Even if emotion isn’t your thing, look at the money. Whoever gets the final tomb of Richard III will have a new and possibly profitable tourist attraction on their hands. So I’m all in favour of a spot of Plantagenet controversy. There’s only one thing worse for a subject than being talked about. It’s not being talked about.
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Horizon Lines Moving To Philadelphia
Carrier’s arrival opens new trade connection to Caribbean for regional businesses
PHILADELPHIA, March 7, 2013
PHILADELPHIA, March 7, 2013 /PRNewswire/ — Holt Logistics Corp. announced today that Horizon Lines, one of the premier shipping companies servicing the US East Coast and Puerto Rico, will move its Northeast Port of Call to Philadelphia from Elizabeth, N.J. starting in April.
The arrival of Horizon, in a deal first contemplated more than four years ago, provides the Port of Philadelphia with a major new carrier that will provide an outstanding opportunity to expand trade connections between the Greater Philadelphia region, Puerto Rico and the Caribbean.
Company Has Also Entered Into Capped Call Transactions in Connection With the Notes Offering
See the original post: Theravance Announces Pricing of Convertible Subordinated Notes Offering
Shares in French Connection and Thorntons drop after reporting sales data, while electrical retailer Dixons falls on fear of an imminent profit cut.
Read the original post: Retailer shares drop on sales data
Eight people are charged in connection with business loans worth £35m made through a branch of HBOS in Reading.
See more here: Charges in £35m HBOS loans probe
TORONTO, ONTARIO–(Marketwire – Jan. 3, 2013) – Further to its news release of November 1, 2012 announcing a private placement to raise up to $3,500,000 through the issuance of common shares, Mahdia Gold Corp. (CNSX:MGD)(the “Company”) announces that it has amended the terms of the private placement. The Company will be offering units at CAD $0.25 per unit, with each unit comprised of one common share and one common share purchase warrant exercisable at $0.40 for a period of 24 months from the closing date. The Company may pay a finder’s fee in connection with a portion of the Offering equal to 8% in cash or securities. There will not be any change of control as a result of the Offering.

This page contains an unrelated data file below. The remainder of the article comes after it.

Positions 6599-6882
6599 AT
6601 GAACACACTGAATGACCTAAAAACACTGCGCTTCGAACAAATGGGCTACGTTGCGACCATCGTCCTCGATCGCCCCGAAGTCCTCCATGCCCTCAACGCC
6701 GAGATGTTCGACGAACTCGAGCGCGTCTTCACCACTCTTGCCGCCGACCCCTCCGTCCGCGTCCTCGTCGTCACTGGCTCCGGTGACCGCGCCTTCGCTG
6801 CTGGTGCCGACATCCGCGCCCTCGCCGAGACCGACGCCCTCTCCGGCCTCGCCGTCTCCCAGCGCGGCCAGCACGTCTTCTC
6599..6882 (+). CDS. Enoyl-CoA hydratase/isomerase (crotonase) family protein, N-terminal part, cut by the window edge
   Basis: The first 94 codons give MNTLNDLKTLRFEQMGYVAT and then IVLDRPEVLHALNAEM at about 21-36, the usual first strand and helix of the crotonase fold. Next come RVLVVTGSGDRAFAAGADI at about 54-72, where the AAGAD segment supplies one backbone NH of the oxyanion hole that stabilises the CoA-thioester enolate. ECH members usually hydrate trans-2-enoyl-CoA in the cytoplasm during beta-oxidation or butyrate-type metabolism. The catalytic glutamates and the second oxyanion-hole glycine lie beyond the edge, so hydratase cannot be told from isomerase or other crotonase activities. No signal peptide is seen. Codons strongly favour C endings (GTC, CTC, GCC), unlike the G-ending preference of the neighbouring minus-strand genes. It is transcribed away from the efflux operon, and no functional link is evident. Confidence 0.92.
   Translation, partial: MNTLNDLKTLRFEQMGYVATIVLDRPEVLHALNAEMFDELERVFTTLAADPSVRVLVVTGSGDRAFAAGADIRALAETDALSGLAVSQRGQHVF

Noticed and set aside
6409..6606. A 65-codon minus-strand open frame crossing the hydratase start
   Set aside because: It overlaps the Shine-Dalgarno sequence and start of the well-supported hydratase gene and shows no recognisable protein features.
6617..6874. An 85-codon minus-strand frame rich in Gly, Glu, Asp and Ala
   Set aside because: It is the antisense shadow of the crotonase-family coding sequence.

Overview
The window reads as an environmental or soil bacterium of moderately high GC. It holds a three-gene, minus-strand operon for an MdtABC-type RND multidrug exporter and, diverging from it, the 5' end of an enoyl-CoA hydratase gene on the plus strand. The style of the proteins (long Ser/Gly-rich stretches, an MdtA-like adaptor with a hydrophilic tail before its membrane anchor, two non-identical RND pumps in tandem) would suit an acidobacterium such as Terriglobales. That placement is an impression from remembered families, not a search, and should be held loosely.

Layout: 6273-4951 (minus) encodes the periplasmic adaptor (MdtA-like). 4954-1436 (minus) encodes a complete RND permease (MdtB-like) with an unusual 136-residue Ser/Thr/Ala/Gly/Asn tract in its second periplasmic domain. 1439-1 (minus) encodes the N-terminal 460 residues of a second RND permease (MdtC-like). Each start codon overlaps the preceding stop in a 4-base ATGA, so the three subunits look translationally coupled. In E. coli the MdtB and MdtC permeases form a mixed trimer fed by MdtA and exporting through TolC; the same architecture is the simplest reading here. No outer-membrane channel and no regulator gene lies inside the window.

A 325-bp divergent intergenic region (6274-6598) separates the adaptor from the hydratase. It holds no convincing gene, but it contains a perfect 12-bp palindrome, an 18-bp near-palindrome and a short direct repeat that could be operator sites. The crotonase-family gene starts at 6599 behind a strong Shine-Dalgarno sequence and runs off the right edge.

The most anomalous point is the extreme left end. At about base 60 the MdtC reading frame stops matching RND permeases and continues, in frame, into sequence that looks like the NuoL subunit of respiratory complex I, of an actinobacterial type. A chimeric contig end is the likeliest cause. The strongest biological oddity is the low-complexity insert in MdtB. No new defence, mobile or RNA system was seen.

Read the original post: Mahdia Gold Corp (CNSX:MGD) Announces Amended Terms of Non-Brokered Private Placement
A village post office could not pay pensions or benefits for 11 days over Christmas after its broadband connection was cut off.
Read more here: VIDEO: Postmistress lends own money
VANCOUVER, BRITISH COLUMBIA–(Marketwire – Dec. 13, 2012) - Oroco Resource Corp. (TSX VENTURE:OCO) (“Oroco” or “the Company“) today announces that it has closed the first tranche of a non-brokered private placement financing (the “Financing”) previously announced by news release dated November 19, 2012. The Company has raised gross proceeds of $654,250 in this first tranche closing through the sale of a total of 3,271,250 units at a price of $0.20 per unit. Each unit consists of one common share and one half of one common share purchase warrant. Each whole share purchase warrant will be exercisable into one additional common share for a period of 18 months at a price of $0.35 per share. The securities issued in connection with this private placement will be subject to a four-month hold period in accordance with applicable Canadian Securities Laws. Finder’s fees of $31,775 have been paid in connection with the closing of the first tranche.
Read the rest here: Oroco Closes First Tranche of Non-Brokered Private Placement